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04-10-2018 20:35:43  #1


A few questions from a new typewriter ally!

Hello all, thanks for this forum-- I've learned a lot about this new interest of mine.

A few questions:

1)  I've been "gathering" typewriters, more than I can rehabilitate/use for now.  What is the best way to store these machines, to prevent further degradation?  I currently have them stored with paper rollers disengaged, in their cases, in a dry basement.  Is that enough?

2)  I've acquired, and had professionally cleaned, a 1940s Speedline SC Silent.  Awesome!  However, I would say that I need to type considerably slower, and with much more focus on regular rhythm, than a newer machine-- else the letters "stack up" due to missed carriage advances.  Is this "sluggishness" a feature of older machines, or is mine simply not performing as well as it ought to?   Either way, "Miles Davis playing the trumpet," is an apt description of typing with this!

3)  I've now seen twelve platens, and although generally "hard," some are quite able to take an indent by fingernail.  How "squishy" is a new (general use) platen?  Thoughts on turboplaten vs. JJ?

Cheers,
Robin
 

 

05-10-2018 07:12:35  #2


Re: A few questions from a new typewriter ally!

Fragpie wrote:

  Either way, "Miles Davis playing the trumpet," is an apt description of typing with this!


 

Beautiful description...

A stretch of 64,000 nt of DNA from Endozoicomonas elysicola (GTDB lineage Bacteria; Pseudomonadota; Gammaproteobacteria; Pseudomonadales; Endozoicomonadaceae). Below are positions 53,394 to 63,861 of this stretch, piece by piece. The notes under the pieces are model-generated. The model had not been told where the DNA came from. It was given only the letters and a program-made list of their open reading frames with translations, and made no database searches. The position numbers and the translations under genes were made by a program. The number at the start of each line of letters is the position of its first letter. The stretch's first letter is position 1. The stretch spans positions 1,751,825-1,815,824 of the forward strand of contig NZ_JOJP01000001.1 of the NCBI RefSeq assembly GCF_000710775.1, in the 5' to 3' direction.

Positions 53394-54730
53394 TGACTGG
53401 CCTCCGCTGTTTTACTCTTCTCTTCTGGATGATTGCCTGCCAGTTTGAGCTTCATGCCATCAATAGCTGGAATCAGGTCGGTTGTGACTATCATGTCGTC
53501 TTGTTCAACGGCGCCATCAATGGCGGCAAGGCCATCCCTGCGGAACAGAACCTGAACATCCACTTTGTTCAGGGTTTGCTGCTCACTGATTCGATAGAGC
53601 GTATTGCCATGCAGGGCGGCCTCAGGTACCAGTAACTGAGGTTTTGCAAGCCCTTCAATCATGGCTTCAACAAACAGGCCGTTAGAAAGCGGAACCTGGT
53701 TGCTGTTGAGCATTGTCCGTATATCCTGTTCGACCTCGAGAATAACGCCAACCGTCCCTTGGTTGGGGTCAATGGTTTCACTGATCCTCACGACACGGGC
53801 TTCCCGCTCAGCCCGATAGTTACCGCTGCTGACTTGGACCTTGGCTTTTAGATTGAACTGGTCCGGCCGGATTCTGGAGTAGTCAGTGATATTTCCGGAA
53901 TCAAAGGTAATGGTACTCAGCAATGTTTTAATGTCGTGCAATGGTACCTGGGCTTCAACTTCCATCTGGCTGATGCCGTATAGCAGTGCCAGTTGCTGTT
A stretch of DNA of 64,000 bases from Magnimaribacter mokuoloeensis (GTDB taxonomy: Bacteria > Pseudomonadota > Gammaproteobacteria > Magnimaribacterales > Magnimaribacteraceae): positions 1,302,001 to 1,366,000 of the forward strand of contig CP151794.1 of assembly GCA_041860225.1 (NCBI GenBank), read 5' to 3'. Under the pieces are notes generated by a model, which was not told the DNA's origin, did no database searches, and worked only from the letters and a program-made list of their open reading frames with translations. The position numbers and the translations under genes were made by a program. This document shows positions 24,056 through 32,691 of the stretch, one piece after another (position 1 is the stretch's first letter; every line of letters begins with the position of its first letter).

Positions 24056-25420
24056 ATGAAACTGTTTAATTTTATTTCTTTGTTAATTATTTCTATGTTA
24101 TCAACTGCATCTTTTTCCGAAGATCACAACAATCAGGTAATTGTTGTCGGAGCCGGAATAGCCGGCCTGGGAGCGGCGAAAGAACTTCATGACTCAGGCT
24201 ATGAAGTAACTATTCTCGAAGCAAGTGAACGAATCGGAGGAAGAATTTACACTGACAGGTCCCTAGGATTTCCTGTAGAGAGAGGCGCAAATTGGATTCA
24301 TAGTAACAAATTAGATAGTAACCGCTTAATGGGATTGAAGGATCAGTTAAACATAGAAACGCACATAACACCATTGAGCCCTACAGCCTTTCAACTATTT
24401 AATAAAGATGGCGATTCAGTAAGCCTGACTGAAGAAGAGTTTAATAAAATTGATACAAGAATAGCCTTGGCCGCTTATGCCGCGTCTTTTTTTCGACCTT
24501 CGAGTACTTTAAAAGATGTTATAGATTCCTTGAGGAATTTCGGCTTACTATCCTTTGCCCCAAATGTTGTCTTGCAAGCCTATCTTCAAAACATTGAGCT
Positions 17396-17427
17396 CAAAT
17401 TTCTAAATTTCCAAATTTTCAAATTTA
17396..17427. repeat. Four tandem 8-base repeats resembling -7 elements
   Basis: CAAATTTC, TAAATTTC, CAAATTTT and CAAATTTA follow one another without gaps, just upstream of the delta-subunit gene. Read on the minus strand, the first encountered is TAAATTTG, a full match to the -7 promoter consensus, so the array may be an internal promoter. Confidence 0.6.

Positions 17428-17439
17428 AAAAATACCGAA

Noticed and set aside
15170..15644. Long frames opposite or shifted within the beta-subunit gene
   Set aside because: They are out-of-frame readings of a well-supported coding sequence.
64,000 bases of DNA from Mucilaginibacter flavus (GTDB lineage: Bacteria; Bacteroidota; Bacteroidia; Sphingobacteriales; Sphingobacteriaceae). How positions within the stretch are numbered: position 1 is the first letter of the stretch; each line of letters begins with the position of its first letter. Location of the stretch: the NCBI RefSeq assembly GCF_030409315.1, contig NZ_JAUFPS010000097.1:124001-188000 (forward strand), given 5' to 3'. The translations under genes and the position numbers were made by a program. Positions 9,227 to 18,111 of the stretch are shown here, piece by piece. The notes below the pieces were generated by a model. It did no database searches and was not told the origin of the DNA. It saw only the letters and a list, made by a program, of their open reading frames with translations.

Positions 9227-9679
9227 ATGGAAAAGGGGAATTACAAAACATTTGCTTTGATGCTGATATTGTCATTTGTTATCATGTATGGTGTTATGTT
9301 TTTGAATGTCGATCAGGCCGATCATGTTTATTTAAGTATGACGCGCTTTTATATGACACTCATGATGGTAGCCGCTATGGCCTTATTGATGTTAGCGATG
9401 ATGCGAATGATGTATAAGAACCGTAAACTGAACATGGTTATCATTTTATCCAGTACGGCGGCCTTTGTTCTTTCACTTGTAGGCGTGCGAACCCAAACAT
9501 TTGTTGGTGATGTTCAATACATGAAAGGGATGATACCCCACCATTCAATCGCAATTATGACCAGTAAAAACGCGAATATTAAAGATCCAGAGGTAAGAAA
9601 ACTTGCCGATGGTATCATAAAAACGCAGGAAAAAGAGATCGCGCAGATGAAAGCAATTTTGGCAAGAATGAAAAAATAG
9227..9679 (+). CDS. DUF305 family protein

Sorry I can't answer any of your questions... newbie collector myself, but with similar issues... my collection os growing and hardly any time to clean them up... It's going to have to be a winter project.

 

07-10-2018 12:25:39  #3


Re: A few questions from a new typewriter ally!

I've now seen twelve platens, and although generally "hard," some are quite able to take an indent by fingernail.  How "squishy" is a new (general use) platen?  Thoughts on turboplaten vs. JJ


- Generally, if it the rubber gives to a fingernail, it still has some life left (there might even be some pitting as well). I personally enlist the service of JJ Short for my machines. Wonderful quality and excellent customer service. I think they also provide discounts for multiple platens of the same core type.


The Tinkering Typist, Master Tinkerteer.
https://thetinkeringtypist.blogspot.com/

My Typewriters at The Typewriter Database
 

07-10-2018 15:54:22  #4


Re: A few questions from a new typewriter ally!

1. Your storage regimen sounds fine. High humidity is definitely a killer, so as long as your basement is dry that shouldn't be an issue.

2. Your description of the Smith-Corona Silent leads me to believe it needs service. Those new to typing on a typewriter often need to adapt their technique. Touch typing on a mechanical machine is very different than using a plastic computer keyboard, but unless you type extremely fast, your machine should not be bunching its type bars. There could be several reasons for this - all better discussed in the Maintenance sub-forum here. A search will also pull up many existing topics discussing this subject.